Brewing and Vinting
Creation of wine, beer, ale, and other alcoholic beverages.
Submitted by Milica on Mon, 2006-01-30 10:56
Attention cooks and brewers, teachers of the culinary and brewing arts, and those who partake of food and drink! Join us for a day of classes on all things edible and potable. On 11 February 2006 we will gather at the Unitarian Universalist Fellowship of Newark, a wet site that is handicap accessible, has two kitchens, and six classrooms. There is a large gathering space for merchants, the all-day dayboard and the A&S display. Newark has many hotels within 5 to 15 minutes of the site. We are only a short drive from I-95. Contact Hedewigis for a list of nearby hotel/motel accomodations.
Submitted by Milica on Tue, 2006-01-24 12:03
Friedrich Ethelred aus Schloss Trier, Estrella War XXII Internal Publicity Deputy, has announced the addition of two more special events to the schedule: the Atenveldt Brewers' Competition and an Open Games class sponsored by the Artemisian Low Company.
Submitted by Milica on Mon, 2006-01-09 12:22
Come to Axes & Ales VIII, hosted by the Shire of Sterlynge Vayle! We will be once again at Camp Sertoma, Johnson Road (no number listed), Kirkwood, NY.
Submitted by Milica on Mon, 2006-01-09 10:03
Tom Standage of the Herald Tribune looks at wine snobbery through the ages beginning with the Romans.
Submitted by Milica on Sat, 2005-12-17 20:51
Iasmin de Cordoba reports on the recent Middle Kingdom Cooks' Symposium.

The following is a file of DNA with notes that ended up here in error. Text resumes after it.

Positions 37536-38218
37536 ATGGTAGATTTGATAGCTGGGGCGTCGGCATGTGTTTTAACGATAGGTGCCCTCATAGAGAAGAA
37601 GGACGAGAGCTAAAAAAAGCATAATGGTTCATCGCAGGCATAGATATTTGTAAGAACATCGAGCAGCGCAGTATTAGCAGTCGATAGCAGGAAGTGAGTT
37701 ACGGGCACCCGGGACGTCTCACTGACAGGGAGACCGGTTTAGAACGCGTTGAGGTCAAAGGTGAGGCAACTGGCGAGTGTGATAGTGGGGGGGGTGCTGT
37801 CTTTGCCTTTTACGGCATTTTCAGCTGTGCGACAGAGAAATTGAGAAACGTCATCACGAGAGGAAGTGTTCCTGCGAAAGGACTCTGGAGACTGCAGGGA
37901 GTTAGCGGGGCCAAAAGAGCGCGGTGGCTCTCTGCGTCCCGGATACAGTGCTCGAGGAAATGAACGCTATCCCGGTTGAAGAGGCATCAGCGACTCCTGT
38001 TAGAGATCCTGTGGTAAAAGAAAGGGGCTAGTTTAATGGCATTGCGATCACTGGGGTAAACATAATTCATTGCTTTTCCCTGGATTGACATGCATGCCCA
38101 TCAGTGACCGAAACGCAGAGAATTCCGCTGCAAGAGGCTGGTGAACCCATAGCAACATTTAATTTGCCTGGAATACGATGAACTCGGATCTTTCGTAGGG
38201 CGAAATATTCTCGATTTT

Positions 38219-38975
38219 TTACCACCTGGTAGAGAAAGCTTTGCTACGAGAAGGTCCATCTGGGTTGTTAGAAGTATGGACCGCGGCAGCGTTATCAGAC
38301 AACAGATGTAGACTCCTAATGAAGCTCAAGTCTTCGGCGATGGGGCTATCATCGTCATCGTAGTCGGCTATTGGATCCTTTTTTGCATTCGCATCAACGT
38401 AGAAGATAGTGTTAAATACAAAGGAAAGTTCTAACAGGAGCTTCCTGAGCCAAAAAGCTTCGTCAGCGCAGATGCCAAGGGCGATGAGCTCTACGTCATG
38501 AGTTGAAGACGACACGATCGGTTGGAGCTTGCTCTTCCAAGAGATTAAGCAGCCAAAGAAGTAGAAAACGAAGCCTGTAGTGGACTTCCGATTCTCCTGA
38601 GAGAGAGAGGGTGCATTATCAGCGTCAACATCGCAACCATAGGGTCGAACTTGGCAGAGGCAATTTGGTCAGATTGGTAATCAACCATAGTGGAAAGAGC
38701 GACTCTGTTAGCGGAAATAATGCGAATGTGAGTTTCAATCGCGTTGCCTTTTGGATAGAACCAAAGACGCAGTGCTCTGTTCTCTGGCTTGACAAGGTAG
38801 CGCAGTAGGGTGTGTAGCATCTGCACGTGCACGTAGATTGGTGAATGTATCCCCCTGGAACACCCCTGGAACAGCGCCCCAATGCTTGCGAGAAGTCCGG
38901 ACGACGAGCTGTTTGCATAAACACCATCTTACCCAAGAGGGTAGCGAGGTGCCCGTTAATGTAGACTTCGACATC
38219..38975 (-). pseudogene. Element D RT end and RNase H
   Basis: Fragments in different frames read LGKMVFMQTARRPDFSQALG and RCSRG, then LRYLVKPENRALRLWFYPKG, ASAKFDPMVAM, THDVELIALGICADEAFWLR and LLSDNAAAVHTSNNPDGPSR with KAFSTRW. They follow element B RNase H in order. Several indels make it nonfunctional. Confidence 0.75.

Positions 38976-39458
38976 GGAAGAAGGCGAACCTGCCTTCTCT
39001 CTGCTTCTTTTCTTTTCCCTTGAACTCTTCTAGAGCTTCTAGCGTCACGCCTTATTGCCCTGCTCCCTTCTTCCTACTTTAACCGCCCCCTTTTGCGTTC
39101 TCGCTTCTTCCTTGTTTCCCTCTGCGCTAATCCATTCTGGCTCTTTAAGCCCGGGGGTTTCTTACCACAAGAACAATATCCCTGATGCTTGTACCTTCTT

Submitted by Justin on Sat, 2005-12-03 12:16
Corina Zappia, a food and wine critic for the Village Voice (New York City), tried mead for the first time at Mugs Ale House and found it to be, well, not exactly to her liking.
Submitted by Milica on Mon, 2005-11-28 10:01
Vincent De Vere has announced that Lilies War XX will feature a "worst homebrew" competition at the Broken Harp Tavern to discuss how brews can go bad.
Submitted by Karen on Wed, 2005-11-23 16:52
Experts have uncovered evidence that 12th century Londoners drank ale by the gallon, starting at breakfast time, due to poor quality drinking water.
Submitted by Milica on Sat, 2005-09-24 08:55
Los Angeles Times staff reporter Charles Perry reviews Scotch Whisky: A Liquid History by Charles MacLean, a new book tracing the drink's history from medieval times to the present.
Submitted by Milica on Sun, 2005-08-28 13:17
New excavations of wine cellars near Atskuri, Georgia reveal that Georgian tribes from the early Middle Ages worshiped wine. The wine cellars were found during construction of a gas pipeline.
Submitted by Anonymous on Sat, 2005-07-30 17:04
Fine hardwood drinking vessels, tankards, steins, horns, and now tableware. Vending to the SCA for over 14 years. Cheers!
Submitted by eirik on Fri, 2005-07-22 08:52
Lord Eirik Andersen has posted photos from the first ever War of the Trillium in Ealdormere.
Submitted by Milica on Fri, 2005-06-24 13:55
Mistress Siobhan is looking for instructors for the upcoming Middle Kingdom Cook's Symposium which will be held December 3, 2005 in Kalamazoo, Michigan.
Submitted by Milica on Mon, 2005-06-20 10:13
The Barony of Andelcrag invites you to join cooks, researchers, farmers, herbalists, toolmakers, food aficionados, gourmands and interested bystanders to a Cook's Symposium scheduled for December 3rd, 2005.